case of the defendants in the pleadings is that the light was green
for Van Neel when he approached and entered the intersection. The
robot light could not have been green for both. One of the two
drivers’ stories is false.
concession by Van Neel that he cannot tell for sure that Paulo is
right to say he had the green light makes his evidence untrustworthy.
It buttresses, in my view, Paulo’s version that he had the
green light to proceed while Van Neel did not. I find corroboration
for the plaintiff’s case in the following facts and
circumstances: immediately after the collision, Paulo in anger
accused Van Neel of driving negligently. He, in his own words and as
admitted by Van Neel, asked him. “Do
you want to kill us? Van
Neel never answered? What is more, he never remonstrated with Paulo
about this accusation as one would have expected him to do if he were
not the party in the wrong. Even when Paulo called him two days
later to accuse him that he had changed his story in the collision
report to the police, Van Neel never sought to point out to Paulo
that he was accusing him falsely for being the negligent driver.
Paulo testified that immediately after the collision, Van Neel
apologized and said that he was inattentive at the time because he
was driving under pressure as he had been ordered by his employer to
return to the workplace before five as there was another delivery to
be made before 17H00. He added that the employer of the second
defendant came and equally apologized to Paulo and assured him that
the damage to the Jetta would be taken care of by his
insurance. If true, this is a clear admission of negligence by Van
evidence is unambiguous that the collision took place at about 16H30,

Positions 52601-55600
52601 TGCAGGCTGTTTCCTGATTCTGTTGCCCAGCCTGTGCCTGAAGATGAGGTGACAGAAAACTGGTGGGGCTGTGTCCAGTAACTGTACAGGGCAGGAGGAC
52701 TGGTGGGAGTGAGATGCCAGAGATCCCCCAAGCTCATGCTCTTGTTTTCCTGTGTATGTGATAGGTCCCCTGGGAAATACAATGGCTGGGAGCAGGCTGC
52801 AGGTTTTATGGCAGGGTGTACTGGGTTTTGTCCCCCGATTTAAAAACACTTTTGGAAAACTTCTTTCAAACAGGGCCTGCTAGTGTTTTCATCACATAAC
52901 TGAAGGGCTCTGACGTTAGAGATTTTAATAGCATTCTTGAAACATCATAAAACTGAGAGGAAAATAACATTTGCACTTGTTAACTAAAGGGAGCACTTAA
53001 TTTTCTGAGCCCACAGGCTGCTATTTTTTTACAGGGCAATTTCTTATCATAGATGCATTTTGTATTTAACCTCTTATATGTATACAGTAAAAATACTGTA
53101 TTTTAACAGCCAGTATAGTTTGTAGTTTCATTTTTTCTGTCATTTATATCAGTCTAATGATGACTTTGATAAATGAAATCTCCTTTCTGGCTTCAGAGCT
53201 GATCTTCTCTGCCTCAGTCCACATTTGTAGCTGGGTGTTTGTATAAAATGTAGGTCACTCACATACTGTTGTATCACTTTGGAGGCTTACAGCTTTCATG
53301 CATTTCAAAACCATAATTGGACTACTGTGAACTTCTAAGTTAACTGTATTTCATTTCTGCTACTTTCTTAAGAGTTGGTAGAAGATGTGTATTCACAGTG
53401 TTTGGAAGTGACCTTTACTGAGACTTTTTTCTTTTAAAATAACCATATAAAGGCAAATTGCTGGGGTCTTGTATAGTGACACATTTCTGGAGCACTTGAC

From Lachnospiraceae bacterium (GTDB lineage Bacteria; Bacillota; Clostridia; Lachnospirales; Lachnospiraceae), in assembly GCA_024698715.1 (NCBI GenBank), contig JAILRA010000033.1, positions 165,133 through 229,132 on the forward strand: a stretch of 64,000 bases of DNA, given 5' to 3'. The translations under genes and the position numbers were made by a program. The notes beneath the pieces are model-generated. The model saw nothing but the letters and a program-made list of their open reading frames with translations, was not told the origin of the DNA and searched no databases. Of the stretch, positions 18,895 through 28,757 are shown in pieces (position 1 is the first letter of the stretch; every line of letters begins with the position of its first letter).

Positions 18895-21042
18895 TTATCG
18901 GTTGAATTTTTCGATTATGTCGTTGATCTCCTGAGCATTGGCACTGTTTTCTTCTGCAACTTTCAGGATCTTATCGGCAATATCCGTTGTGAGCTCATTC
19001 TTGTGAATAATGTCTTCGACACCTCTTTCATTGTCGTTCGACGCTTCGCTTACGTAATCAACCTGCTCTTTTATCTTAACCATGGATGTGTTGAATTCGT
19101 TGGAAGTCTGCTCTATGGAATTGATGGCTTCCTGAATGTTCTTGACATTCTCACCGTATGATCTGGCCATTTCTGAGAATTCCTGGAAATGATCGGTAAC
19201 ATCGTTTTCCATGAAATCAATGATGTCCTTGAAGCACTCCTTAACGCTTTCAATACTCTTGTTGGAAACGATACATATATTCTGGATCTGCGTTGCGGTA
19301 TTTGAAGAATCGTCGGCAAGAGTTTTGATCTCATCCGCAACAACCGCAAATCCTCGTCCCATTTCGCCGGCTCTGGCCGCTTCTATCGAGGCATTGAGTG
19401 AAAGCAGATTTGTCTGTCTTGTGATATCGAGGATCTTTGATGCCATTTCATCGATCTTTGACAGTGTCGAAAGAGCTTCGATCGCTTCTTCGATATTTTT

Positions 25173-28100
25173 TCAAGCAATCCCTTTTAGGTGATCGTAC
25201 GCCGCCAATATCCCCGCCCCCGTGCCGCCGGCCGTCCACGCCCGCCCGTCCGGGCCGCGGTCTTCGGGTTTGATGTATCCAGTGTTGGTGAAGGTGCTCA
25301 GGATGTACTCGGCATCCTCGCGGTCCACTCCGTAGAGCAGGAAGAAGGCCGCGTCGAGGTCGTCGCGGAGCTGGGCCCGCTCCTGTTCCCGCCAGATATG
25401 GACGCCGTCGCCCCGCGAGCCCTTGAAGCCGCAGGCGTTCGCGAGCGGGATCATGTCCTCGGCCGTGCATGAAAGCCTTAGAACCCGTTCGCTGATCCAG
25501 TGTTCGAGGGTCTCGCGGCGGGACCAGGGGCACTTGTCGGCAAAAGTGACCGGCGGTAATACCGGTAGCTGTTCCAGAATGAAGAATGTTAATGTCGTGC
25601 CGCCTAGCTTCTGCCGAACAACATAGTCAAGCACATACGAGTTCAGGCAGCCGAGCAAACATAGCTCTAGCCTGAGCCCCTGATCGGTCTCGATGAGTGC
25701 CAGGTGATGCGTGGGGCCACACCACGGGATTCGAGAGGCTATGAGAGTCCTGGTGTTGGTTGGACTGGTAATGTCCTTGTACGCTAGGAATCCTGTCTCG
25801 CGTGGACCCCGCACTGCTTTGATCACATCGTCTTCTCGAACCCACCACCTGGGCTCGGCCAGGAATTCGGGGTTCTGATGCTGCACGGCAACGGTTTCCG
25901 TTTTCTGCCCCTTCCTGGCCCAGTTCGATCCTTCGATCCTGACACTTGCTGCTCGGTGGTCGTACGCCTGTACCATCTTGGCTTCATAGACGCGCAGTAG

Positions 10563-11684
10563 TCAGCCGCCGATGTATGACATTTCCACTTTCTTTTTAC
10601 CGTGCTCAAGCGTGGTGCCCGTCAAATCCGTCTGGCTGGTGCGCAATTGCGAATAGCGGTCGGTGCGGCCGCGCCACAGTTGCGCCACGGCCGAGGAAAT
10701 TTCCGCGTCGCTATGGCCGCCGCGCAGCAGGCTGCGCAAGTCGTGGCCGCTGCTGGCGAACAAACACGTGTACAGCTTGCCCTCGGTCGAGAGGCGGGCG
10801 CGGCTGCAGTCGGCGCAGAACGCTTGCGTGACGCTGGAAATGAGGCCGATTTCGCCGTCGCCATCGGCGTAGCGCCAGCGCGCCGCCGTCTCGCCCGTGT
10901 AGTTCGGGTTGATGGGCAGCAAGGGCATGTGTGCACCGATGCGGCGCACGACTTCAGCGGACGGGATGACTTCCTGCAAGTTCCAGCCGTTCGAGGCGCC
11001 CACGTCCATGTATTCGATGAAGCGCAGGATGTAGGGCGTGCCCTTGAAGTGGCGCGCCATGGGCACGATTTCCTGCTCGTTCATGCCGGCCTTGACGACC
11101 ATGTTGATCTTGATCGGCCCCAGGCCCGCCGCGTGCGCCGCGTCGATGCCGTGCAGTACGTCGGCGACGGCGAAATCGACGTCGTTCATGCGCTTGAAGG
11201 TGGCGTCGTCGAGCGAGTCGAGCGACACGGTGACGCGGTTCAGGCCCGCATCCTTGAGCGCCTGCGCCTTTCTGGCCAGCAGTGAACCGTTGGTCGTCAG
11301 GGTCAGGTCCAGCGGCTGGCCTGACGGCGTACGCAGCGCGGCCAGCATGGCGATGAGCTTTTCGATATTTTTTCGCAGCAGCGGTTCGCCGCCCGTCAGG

giving Van Neel only about 30 minutes to get to his place of work,
load whatever cargo was to be loaded, and to make the unscheduled
delivery before 17H00. That indeed Van Neel was called by his
employer on the cellphone and so instructed was admitted by Van Neel
to be correct. Van Neel denies that he gave that information to
Paulo. Where else would Paulo have got the information from? Mr.
Geier’s suggestion in re-examination of Van Neel that it could
have been either the driver in Van Neel’s car or Van Neel’s
employer that Paulo could have got the information from is, at best,
speculative. Significantly, the suggestion was not put to Paulo in
cross-examination to comment on
and the employer was not called to come and say that he was the
source of the information. As regards the passenger in the Mini Van,
Mr. Geier stated that his testimony, if called, would not take the
case any further- a position accepted by Mr. Slabber. I therefore
make no inference either way from the fact that the passenger in the
Mini Van was not called.
In my view, Paulo evidence of what van Neel said to him –evidence
peculiarly in the knowledge of Van Neel- corroborates Paulo’s
story that Van Neel admitted to have been inattentive at the time and
that he drove into the intersection when the robot light was red
against him and green for Paulo.
 The second defendant’s
version that there was another car coming from the north inside the
intersection to which he had to give way was vehemently denied by all
of the witnesses of the plaintiff and I accept that their version
that the intersection was clear at the time the robot light turned
green in their favour.
 In my view the critical
question in this case is which driver had the right of way (green
light) at the time both entered the intersection?
 The testimony of Mrs
Lubaki and Sledge that at the time of the collision the Jetta was
only half-way into the intersection, supports the location pointed
out by the Lubakis and Sledge as the spot where the collision
occurred. I prefer their version of where the collision occurred to
that given by the second defendant: Van Neel testified that the
collision occurred about 7 meters into the intersection from his
direction and about 12 meters into the intersection from the eastern
entry point. On that version the collision took place very close to
the western point of entry to the intersection. That could not be as,
on the common cause facts, Van Neel had turned to the right (towards
the east) immediately after he entered the intersection at its
southern entry point which is about 7.4 meters from the eastern entry
point of the intersection. He later sought to back-track this
statement when he realised that
did not accord with even his own version of where the collision
occurred. This about turn raises doubts about the trustworthiness of
Van Neel’s recollection of events.
 Given that the two